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What To Do With Extra Cash

The general rule of thumb when prepaying debt is that if you are trying to cut costs, pay down the highest-interest-bearing debt that doesn’t carry any prepayment penalties.

Al Worknoplay came in to us in mid-January and said, “Gentlemen I got a problem and it’s unlike anything I’ve ever had before.” Our ears perked up and he had our interest. At first we were worried he had been hanging around with Tiger a. k. a. “Cheetah” Woods. We thought he had girl trouble and we knew he had come to the right place. To our dismay he whipped out his bank statement and our focus quickly shifted to the significant positive cash balance in his account. Al has never had this kind of cash available at this time of year and was looking for guidance as to where some of this cash should go.

We completed a cash flow projection and realized that Al would not be using his operating loan at any point in 2010. Although a very comfortable position, at current interest rates this wouldn’t be an efficient use of the capital. Today’s interest rate environment is such that funds sitting in an operating account or short-term deposit are basically providing no return. We discussed expansion options with Al and he doesn’t foresee anything big happening. His options at this point were then the following:

Pre-buy 2010 inputs at a discounted price

Prepay debt

Make off-farm investments

Retain inventory and speculate on rising commodities

Purchase iron with cash



Al already purchased most of his 2010 inputs in an attempt to reduce taxable income. He also figured prices of these inputs were attractive. Further buying of 2010 inputs at this point will be minimal and not utilize a lot of cash.

Al’s opportunity to prepay debt is significant as he has some term loans that will be up for renewal in February. At this point he can pay down an 8.0 per cent term loan with no penalty. In effect, Al will be getting an 8.0 per cent return on his money, which is almost eight per cent more than what it would generate in the operating account. The general rule of thumb when prepaying debt is that if you are trying to cut costs, pay down the highest-interest-bearing debt that doesn’t carry any prepayment penalties. If you are trying to increase cash flow, pay down the debt with the shortest remaining amortization.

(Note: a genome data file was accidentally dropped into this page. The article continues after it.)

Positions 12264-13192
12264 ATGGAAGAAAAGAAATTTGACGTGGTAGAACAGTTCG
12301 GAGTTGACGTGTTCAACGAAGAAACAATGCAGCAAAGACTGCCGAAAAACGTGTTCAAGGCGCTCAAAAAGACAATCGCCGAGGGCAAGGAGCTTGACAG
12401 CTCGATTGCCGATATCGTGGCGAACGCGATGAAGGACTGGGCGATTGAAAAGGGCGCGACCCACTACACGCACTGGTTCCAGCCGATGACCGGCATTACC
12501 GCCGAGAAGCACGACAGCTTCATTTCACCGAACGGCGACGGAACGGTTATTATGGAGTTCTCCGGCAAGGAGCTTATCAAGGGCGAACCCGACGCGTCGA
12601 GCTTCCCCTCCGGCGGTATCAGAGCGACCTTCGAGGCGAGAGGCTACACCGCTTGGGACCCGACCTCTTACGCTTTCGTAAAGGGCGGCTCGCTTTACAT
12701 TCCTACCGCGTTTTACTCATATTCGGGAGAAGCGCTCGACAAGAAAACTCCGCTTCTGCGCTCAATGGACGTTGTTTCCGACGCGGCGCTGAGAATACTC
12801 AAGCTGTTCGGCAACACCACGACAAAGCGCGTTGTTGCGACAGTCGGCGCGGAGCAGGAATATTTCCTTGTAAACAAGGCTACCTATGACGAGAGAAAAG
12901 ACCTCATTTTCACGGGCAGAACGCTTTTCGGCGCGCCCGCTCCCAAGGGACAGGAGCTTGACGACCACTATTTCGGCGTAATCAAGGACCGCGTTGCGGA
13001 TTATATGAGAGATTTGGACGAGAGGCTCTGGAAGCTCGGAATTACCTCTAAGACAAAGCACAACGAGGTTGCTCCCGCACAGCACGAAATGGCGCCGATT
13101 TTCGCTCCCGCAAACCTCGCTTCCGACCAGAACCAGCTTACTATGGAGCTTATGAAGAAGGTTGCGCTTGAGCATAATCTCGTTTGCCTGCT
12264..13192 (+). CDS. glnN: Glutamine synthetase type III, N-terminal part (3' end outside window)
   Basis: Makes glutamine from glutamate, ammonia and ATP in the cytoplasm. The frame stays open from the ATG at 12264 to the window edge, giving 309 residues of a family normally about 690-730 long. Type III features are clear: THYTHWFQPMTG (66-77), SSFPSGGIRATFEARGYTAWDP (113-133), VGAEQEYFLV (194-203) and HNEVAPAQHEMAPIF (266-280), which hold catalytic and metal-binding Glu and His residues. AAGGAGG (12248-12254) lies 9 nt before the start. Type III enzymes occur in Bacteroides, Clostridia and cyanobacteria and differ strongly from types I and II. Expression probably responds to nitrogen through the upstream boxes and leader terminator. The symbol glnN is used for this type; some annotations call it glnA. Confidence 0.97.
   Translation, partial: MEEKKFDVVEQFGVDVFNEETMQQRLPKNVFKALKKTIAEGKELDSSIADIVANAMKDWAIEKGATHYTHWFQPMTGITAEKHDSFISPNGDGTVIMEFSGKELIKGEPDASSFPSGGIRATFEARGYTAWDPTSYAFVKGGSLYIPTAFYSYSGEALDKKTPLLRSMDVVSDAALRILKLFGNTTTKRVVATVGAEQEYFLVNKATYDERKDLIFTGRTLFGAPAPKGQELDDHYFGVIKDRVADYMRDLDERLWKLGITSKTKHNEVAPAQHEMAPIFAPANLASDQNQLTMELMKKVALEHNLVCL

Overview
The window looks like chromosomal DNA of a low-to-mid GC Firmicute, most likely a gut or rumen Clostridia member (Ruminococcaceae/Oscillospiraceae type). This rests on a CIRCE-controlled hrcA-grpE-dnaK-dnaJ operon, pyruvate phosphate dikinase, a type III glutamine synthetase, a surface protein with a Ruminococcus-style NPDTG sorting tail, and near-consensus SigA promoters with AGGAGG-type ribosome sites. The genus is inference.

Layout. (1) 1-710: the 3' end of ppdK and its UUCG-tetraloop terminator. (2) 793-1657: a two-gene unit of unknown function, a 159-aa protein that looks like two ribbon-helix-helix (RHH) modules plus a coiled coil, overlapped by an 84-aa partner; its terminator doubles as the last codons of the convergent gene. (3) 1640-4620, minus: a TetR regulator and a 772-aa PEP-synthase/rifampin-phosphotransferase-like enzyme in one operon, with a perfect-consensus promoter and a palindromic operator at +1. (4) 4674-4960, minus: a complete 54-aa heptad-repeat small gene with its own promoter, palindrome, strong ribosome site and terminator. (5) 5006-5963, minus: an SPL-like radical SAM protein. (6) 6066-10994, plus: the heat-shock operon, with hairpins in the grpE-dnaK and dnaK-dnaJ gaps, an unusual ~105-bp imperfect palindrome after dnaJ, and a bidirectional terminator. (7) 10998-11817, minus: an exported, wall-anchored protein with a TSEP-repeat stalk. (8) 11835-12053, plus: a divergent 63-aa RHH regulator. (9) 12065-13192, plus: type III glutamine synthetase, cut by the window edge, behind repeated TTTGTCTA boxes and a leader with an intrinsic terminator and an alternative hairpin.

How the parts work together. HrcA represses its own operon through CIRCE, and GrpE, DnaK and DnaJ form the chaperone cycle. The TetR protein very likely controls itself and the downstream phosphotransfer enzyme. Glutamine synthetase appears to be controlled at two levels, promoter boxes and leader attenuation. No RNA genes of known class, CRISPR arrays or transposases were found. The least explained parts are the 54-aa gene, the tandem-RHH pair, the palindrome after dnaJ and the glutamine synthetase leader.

Al loved the idea of earning eight per cent on an investment, however he was concerned that if he prepaid too much here in January and he found out inventory didn’t store properly, he may regret prepaying that debt. To put his mind at ease,

we set up a schedule with three planned principle curtailments a year — one at seeding, one after spraying and one after harvest. At each point Al will reassess the situation and if concerns have propped up, the plan can be adjusted.

A big consideration when prepaying debt is that the principle curtailment is done with after-tax dollars. The other consideration is the accessibility of this cash in the future. If this money turns out to be needed in the future, costs will be incurred in setting up a new loan — loan fees, legal costs and time.


Al and his wife have never invested off the farm before and have built up significant room to contribute to RRSPs. Al’s wife works off the farm and consistently pays $10,000 to $12,000 in tax a year. Al

often forgets that she pays this tax as it comes right off her cheque. We discussed making a significant contribution and the fact that it would result in sizable refund. This refund when received could then be used to prepay debt.


Al‘s present cash position allows him the luxury of delaying commodity sales from his earlier projection. We cautioned Al and reminded him that his primary business thus far has been a farming business and not a commodity speculation business. Just because you have some money doesn’t necessarily affect your ability to determine where the canola market is going!

At the start of the discussion Al also indicated he wanted to at least talk about some unnecessary machinery purchases. We went back to our machinery analysis that was done last year and it indicated that Al already had a higher machinery investment per acre than the industry average. Al agreed but we still spent most of the day talking about combines and tractors.

At the end of the day, Al has committed to a plan that includes a sizable RRSP contribution for him and his wife as well as prepaying some debt at three different periods during the year. This way he anticipates receiving an income tax refund, and he is investing the money in a secure spot — his farm — earning eight per cent.

Andrew DeRuyck and Mark Sloane manage two farming operations in southern Manitoba and are partners in Right Choice Management Consulting. With over 25 years of cumulative experience, they offer support in farm management, financial management, strategic planning, and mediation services. They can be reached at [email protected]and [email protected]or 204-825-7392 or 204-825-8443.

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